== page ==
President Kennedy offered to cooperate with the Soviet Union to explore space. He spoke directly to the Soviet Premier, Nikita Khrushchev, in January 1961, asked the Soviet Union publicly for their cooperation, and called for a limitation on war during the exploration of space. Consequently, Kennedy accomplished a number of political goals. It is interesting to note that Kennedy knew that the Soviet Union would be unlikely to accept his offer of friendly cooperation (Dick, March 24). Nevertheless, in the eyes of the public, his diplomatic role as statesman was established by seeing friendly cooperation instead of competition. By refusing, Russia would contrast with the apparently friendly Americans, by attempting to monopolize space for their own benefit. This in turn minimized the prestige of the Soviet Union regarding their own space accomplishments as opposed to those of the United States. Even if Russia did accept the agreement, this would still provide a favorable picture of the United States as recognized equal in terms of their space technology as compared with that of the Soviet Union (Garber, 2002).

Interestingly, the Moon program itself was not as much a priority as manned spaceflight in terms of an orbiting astronaut. However, specific radical advancements by Russia during 1961 decided the issue of the moon landing, despite Kennedy's marked unwillingness to commit to a space program that was significantly aggressive. This unwillingness was evident in Kennedy's reluctance to provide the expanded budget for the program requested by James E. Webb, NASA Administrator, in March 1961. The lunar landing program was already in existence as a long-term goal during the Eisenhower administration. Webb, however, wished to accelerate this goal. Once again, Kennedy's unwillingness was motivated by his public image. He was unwilling to raise the necessary taxes to allow for the large increase. On the advice of his budget advisor, therefore, he provided NASA only with a modest increase (Garber, 2002).

Kennedy's unwillingness changed radically as a result of two significant events during this time. The first and most important was the successful effort by the Soviet Union to send the first human being into space. This occurred on 12 April 1961, when Yuri Gagarin entered space in a one-orbit mission in the craft, Vostok 1. This momentous event almost immediately placed the Soviet Union most prominently in the public eye. This was greatly assisted by Gagarin's outgoing personality, which made him an effective spokesman for the Soviet Union.

Not only had the chance to place the first person in space therefore been lost for the United States, but they have also faded to the background of the public consciousness. The country's effort to send a man of its own, Alan Shepard, into orbit, was dismally bleak when compared to the Russian accomplishment in more than one respect (Garber, 2002).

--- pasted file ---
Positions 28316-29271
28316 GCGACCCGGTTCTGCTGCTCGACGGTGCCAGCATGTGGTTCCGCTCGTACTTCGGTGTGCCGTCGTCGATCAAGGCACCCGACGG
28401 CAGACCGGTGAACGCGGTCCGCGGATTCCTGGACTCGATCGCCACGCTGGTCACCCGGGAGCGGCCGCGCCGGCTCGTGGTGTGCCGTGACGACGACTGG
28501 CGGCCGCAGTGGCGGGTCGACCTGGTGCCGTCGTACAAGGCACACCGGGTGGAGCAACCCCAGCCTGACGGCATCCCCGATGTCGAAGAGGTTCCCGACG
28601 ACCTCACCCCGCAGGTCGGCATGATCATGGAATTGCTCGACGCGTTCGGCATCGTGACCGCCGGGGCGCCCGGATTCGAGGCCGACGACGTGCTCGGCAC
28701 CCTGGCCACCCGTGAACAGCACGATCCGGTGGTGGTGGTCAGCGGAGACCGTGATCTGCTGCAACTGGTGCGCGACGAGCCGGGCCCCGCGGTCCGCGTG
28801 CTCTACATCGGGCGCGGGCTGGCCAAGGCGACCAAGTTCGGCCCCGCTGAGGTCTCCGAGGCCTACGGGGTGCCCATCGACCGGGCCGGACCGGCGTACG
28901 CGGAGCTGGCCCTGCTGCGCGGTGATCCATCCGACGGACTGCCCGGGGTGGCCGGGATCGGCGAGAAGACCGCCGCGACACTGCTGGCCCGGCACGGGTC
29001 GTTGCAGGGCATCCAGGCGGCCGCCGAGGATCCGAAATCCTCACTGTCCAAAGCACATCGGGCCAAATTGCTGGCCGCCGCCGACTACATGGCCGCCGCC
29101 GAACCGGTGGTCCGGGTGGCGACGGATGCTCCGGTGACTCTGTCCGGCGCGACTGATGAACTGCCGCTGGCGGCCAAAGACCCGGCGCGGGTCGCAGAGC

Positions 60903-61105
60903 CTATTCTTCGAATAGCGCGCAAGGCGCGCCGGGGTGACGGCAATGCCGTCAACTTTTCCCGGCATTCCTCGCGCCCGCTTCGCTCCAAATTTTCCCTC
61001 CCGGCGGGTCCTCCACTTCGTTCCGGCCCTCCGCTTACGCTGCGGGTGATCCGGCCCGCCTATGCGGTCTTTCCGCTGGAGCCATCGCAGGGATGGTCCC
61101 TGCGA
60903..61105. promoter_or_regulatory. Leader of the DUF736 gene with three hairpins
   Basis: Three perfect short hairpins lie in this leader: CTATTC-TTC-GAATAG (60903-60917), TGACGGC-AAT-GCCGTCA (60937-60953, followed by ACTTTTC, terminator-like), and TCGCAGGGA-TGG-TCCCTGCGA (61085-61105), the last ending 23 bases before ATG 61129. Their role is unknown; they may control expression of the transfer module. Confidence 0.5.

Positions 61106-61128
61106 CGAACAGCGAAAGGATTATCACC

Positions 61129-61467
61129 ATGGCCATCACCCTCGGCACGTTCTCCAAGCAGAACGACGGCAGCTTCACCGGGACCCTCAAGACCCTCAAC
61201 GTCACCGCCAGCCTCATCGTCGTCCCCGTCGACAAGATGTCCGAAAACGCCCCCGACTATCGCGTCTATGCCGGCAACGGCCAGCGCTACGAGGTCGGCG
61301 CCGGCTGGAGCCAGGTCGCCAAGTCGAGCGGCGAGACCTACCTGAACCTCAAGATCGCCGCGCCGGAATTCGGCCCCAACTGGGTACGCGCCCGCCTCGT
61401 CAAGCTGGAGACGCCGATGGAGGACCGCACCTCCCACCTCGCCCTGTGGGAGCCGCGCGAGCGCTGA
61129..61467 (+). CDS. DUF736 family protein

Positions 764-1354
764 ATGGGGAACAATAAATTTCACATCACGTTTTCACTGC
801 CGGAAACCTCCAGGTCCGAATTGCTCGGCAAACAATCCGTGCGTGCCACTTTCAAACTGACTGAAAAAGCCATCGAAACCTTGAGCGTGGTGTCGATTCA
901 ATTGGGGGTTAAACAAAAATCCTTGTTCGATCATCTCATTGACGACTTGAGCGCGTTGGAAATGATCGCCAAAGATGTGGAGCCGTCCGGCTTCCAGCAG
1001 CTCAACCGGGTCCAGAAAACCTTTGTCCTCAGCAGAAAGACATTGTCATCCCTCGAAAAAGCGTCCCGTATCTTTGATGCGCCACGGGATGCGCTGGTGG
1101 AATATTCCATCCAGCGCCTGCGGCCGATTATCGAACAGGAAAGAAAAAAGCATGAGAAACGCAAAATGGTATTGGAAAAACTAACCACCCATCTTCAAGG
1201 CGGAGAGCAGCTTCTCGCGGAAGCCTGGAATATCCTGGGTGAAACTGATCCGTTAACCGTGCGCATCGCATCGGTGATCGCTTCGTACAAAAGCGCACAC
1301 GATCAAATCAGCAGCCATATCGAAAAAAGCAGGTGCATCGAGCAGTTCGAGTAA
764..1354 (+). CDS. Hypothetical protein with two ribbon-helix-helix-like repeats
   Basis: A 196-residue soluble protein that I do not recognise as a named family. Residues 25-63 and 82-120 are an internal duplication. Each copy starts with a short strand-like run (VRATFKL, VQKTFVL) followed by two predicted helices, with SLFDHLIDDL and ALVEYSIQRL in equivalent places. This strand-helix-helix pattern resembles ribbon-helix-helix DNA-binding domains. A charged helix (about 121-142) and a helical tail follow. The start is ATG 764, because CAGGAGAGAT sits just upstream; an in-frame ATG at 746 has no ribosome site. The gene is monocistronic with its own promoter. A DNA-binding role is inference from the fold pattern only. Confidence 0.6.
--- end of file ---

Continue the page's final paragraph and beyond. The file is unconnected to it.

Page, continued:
Most importantly, the United States appeared to attempt an imitation of the Russian effort, which in itself is not a very prestigious accomplishment. While Shepard was the first American in space, his suborbital flight lasted only 15 minutes, with 5 minutes of weightlessness, while Gagarin spent 89 minutes in weightlessness. Gagarin's spacecraft was much bigger at 10,428 pounds than Shepard's, which weighed 2,100 pounds (Dick, Oct 22). According to the media, the United States still led the way in terms of military and technological space research, the Russian effort was by far more spectacular, and therefore more prominent in the public view. For the public therefore, the United States had fallen behind in the space race. Again, this had important implications for the Cold War, because the United States apparently lagged technologically behind the Soviet Union. President Kennedy therefore faced the desperate necessity of needing to demonstrate his nation's technological leadership in the eyes of the world (Garber, 2002).

Another motivation for reconsidering the importance of the Moon program was an important event in the Cold War. The Bay of Pigs invasion of Cuba occurred in April of 1961, with the purpose of overthrowing Castro. Because the attack was conducted by Cuban refugees, it was assumed that they would be welcomed by their compatriots. This was however not the case, and the mission was a failure. President Kennedy's and the American reputation was badly damaged by this disaster.

Combined with the Soviet space situation, the Bay of Pigs invasion served as part of the motive to accelerate the Moon program. According to Dick (Oct 22), Kennedy made his commitment to Project Apollo public on 25 May 1961. This announcement speech was filled with references to the contrast between the "free" world and that of "tyranny."

Kennedy used the space effort as a symbol of winning "the battle… [END OF PREVIEW]